One of my running buddies, Martin, is faster than I, bordering on immeasurably so. Martin covers five kilometers much quicker than I do. Same for 10K. Martin beats me in the half marathon by half an hour. I’m pretty sure there are no more 50-milers in these 64-year-old legs, but if there were any such ultra events in my future, Martin would cross the finish line so far in advance of my staggering self that the difference in our finishing times could only be measured in geological terms.
Yet on the track yesterday, Martin and I both had productive workouts. We ran 880 repeats (twice around the oval, half a mile.) Martin spotted me a hundred yard head start. He still caught me easily but—and here’s the noteworthy part—he didn’t pass me.
His largesse wasn’t about social distancing or pity. He just decided that yesterday was “my workout.” He was there to encourage and support. Showing off is a junior high thing and we are both over 40,000 miles from seventh grade.
How many interactions with your adolescent children are focused exclusively on them? Let’s first exclude all those days that seem to be about your kids but, let’s be honest, aren’t: orthodontist, pediatrician, dermatologist, music lesson, school, tutor, sports practice, carpool, grocery store, hardware store, clothing store. These obligatory visits are the cost of doing business in Parent World. You are intimately aware that two weeks touring European capitals in five-star hotels costs less than that mouthful of uncomfortable hardware, but your kid is unlikely to articulate gratitude with all that stuff on her teeth. Just because you paid for the orthodontist doesn’t mean your middle-schooler appreciates the orthodontist.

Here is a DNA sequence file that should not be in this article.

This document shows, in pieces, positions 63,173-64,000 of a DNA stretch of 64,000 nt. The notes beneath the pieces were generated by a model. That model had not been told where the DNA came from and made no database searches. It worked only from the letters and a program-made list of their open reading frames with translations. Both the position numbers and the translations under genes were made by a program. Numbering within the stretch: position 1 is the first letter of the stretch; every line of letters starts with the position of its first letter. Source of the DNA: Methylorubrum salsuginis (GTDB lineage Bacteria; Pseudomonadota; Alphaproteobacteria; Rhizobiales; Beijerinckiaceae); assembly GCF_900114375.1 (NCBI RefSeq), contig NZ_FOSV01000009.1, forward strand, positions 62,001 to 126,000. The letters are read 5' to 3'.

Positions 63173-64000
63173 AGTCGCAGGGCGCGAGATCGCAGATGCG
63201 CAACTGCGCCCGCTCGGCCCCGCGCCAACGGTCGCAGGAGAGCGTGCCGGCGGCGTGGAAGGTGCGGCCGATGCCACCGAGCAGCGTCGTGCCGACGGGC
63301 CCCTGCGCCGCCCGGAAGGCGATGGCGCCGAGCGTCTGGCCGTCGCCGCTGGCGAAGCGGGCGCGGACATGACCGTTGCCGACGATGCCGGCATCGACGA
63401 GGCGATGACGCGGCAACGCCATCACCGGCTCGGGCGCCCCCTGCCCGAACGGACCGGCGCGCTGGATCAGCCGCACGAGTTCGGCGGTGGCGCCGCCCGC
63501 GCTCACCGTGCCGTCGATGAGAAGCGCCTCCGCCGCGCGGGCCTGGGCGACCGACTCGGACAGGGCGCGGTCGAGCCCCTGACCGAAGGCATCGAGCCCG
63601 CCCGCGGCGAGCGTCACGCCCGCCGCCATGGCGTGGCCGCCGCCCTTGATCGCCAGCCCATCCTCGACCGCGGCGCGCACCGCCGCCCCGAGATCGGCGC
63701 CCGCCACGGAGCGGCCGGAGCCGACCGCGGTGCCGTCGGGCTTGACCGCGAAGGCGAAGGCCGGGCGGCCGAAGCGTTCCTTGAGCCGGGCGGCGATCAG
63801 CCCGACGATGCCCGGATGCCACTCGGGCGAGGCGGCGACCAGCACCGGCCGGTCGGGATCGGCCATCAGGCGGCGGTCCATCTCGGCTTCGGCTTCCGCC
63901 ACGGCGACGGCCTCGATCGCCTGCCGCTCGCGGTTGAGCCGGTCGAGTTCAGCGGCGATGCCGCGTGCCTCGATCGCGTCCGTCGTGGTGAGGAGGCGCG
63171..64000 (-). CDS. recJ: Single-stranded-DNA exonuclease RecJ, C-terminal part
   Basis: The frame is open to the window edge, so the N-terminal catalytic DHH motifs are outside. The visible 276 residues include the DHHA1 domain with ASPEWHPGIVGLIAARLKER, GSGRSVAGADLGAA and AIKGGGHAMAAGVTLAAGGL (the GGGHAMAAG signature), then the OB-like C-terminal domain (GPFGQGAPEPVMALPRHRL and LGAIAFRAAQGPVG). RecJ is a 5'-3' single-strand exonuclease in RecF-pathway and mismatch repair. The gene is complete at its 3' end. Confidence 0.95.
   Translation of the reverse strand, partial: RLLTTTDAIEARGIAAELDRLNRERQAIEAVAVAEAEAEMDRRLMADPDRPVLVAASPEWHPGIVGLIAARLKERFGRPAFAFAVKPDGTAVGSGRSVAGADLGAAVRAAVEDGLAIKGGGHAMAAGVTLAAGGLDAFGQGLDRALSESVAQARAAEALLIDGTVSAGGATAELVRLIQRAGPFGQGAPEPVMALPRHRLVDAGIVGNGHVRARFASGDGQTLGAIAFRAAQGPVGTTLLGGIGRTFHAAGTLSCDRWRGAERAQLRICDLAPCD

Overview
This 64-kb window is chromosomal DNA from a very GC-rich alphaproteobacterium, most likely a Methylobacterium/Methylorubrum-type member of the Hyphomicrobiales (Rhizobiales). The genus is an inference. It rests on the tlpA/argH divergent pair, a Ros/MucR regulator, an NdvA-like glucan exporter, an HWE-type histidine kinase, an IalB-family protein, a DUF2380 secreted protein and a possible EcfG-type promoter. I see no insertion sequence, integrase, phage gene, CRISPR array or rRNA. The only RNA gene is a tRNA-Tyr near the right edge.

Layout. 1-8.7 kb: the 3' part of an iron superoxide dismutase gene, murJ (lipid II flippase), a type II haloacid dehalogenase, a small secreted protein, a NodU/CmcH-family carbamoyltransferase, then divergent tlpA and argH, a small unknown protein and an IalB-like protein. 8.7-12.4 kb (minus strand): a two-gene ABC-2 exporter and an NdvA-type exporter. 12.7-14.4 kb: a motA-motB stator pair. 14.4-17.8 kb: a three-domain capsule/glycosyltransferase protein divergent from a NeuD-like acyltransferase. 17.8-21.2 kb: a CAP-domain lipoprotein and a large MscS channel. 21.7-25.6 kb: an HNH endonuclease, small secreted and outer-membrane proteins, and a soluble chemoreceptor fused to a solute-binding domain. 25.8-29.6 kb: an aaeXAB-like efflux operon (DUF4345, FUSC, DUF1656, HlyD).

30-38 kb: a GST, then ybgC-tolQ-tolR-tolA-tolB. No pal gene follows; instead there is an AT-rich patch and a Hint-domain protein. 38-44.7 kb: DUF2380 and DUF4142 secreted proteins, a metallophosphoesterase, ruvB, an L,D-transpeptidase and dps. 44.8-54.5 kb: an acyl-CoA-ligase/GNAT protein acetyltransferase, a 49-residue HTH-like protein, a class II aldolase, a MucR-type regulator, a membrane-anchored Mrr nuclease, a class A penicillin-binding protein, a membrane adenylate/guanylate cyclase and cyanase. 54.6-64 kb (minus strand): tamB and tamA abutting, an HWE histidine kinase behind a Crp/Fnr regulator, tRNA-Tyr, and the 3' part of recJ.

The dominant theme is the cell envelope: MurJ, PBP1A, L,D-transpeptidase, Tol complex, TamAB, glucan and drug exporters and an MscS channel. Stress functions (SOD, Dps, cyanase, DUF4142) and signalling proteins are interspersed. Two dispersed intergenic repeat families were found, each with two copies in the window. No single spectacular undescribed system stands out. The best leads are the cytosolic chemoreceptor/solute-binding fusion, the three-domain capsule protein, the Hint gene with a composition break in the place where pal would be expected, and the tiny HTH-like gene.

Your economic sacrifice so I can have straight teeth is very much appreciated. Don’t hold your breath.
A day that is exclusively about your 13-year-old daughter might include going somewhere other than the orthodontist.
“My whole work drive has been aimed at making people understand each other,” Steinbeck said, while working on The Grapes of Wrath. Arguably the most insightful and accurate book written in 20th century America, The Grapes of Wrath gets it. Poor people are motivated by hunger and decency. They would likely say thank you if, by any reasonable measure, they had anything to say thank you about.
I’m not comparing your children to itinerant farmworkers desperate for a day’s work and a decent meal. I am suggesting that there is a significant power differential. Parents make a ton of decisions in a given day—when to eat, what to eat, where to sleep, when to visit the orthodontist, among others. As well they should. Parents are older, bigger, more experienced, smarter, and better funded. Menu planning can not be left to children in that chocolate ice cream every day at three a.m. is untenable. But just because the big people are making the right decisions doesn’t mean the kids are going to exclaim “Oh boy, another nutritious meal!”
Being sensitive to every need but obviating the vast majority of endless wants is the sacred duty of good parenting. Make a connection with the kids. Include them in decision making if you possibly can. Your kids may not be able to articulate their appreciation, but they will know that you are trying to understand them.
Yes, you are the decision maker, but you can still be there for your kids, find a way to make it about them. The paradigm for raising healthy children is as simple as running a few steps behind a buddy on the track.